A children’s museum in Rochester, N.Y., has splurged $146,500 (real dollars, not monopoly money) on the oldest known version of Monopoly handmade by inventor Charles Darrow.
In the 1930s, Darrow, an unemployed heating engineer in Philadelphia, produced 5,000 copies of the real-estate trading game and sold them through a Philadelphia department store.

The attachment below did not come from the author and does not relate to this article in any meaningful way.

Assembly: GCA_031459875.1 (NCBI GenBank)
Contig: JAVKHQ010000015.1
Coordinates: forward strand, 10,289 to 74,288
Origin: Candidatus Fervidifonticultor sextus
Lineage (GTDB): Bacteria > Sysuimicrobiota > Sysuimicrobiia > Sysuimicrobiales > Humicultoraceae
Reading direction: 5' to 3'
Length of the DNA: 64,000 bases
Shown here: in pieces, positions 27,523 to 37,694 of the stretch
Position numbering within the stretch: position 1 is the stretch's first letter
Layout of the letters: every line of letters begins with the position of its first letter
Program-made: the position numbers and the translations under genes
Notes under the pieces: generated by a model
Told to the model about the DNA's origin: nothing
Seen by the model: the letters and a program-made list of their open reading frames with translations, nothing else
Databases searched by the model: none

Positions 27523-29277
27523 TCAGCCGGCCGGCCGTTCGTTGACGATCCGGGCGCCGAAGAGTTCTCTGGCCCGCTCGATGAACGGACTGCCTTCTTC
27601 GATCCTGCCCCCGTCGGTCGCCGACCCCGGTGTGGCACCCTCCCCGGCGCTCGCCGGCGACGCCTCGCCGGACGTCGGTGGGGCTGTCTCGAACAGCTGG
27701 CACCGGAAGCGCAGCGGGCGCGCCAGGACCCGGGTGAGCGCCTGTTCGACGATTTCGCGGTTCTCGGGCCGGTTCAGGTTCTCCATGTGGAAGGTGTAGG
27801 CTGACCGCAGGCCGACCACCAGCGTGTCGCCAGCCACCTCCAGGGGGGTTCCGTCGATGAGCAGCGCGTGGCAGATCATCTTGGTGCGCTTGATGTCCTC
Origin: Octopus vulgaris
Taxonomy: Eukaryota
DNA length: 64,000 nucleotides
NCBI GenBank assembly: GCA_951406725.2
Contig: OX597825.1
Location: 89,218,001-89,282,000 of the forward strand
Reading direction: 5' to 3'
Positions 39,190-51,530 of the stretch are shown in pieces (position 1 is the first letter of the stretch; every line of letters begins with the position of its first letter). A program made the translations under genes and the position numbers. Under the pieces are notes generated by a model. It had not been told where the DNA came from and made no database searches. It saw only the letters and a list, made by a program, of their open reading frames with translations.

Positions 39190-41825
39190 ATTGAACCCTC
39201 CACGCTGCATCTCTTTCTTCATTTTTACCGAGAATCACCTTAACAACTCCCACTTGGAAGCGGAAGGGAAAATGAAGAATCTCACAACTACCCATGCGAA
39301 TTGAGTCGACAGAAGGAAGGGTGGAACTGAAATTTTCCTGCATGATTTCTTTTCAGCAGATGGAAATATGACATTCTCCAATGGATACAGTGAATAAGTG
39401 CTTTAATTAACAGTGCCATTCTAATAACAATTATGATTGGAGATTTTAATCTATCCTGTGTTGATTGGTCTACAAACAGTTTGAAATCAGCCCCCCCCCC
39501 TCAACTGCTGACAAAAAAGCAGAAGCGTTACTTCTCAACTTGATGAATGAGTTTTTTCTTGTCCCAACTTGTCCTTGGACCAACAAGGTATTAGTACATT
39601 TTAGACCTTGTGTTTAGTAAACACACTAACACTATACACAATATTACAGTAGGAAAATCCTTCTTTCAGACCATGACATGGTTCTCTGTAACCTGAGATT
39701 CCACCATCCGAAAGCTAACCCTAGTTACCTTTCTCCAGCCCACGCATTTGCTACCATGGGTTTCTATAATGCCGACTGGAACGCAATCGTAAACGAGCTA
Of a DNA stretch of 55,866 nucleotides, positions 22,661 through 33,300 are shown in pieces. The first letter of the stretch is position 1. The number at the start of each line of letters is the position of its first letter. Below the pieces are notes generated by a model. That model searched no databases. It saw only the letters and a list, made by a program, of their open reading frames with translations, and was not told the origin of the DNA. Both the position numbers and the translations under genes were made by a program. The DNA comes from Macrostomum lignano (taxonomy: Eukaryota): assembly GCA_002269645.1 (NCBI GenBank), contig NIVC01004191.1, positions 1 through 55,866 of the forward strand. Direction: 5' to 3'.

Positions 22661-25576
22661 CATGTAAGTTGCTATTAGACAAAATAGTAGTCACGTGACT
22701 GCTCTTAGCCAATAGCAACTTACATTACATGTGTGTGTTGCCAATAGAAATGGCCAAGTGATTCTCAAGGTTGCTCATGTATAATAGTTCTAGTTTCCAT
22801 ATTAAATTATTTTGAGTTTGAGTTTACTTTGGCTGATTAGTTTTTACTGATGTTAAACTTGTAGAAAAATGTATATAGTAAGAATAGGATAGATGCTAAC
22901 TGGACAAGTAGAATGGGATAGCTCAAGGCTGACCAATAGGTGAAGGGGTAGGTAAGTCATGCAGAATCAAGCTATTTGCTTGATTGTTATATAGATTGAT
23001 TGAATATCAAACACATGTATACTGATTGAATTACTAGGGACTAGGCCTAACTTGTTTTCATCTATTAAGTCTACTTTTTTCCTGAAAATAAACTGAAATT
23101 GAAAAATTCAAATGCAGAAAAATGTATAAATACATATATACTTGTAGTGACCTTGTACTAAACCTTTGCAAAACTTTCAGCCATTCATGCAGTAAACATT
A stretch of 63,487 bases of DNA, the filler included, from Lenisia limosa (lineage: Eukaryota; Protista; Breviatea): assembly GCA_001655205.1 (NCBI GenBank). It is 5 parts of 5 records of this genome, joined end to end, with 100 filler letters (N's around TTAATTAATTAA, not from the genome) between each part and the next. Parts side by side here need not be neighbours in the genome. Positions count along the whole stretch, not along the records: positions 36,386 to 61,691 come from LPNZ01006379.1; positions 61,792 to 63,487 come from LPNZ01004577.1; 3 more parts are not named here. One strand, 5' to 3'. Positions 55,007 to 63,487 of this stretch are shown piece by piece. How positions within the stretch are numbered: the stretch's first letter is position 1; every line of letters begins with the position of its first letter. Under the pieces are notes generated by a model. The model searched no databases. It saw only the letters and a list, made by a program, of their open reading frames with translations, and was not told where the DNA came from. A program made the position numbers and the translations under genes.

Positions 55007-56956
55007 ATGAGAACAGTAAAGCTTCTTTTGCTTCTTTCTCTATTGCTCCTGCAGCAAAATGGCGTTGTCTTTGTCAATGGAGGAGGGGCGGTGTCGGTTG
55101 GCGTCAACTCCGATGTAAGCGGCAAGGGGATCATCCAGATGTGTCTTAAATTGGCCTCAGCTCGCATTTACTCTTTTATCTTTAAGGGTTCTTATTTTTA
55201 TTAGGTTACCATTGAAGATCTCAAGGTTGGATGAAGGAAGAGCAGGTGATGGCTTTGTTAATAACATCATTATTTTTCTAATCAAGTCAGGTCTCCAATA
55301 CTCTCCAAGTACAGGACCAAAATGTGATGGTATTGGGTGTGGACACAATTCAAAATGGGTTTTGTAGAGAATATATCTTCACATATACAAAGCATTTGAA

The Strong’s National Museum of Play revealed yesterday it was the winning bidder at Sotheby’s last week for the table-sized board game created around 1933 with pen-and-ink and gouache on a circular piece of oilcloth. It contains 200-plus pieces, including playing cards, hotels and bank notes.
A playful piece of Philadelphia history for this Wednesday morning.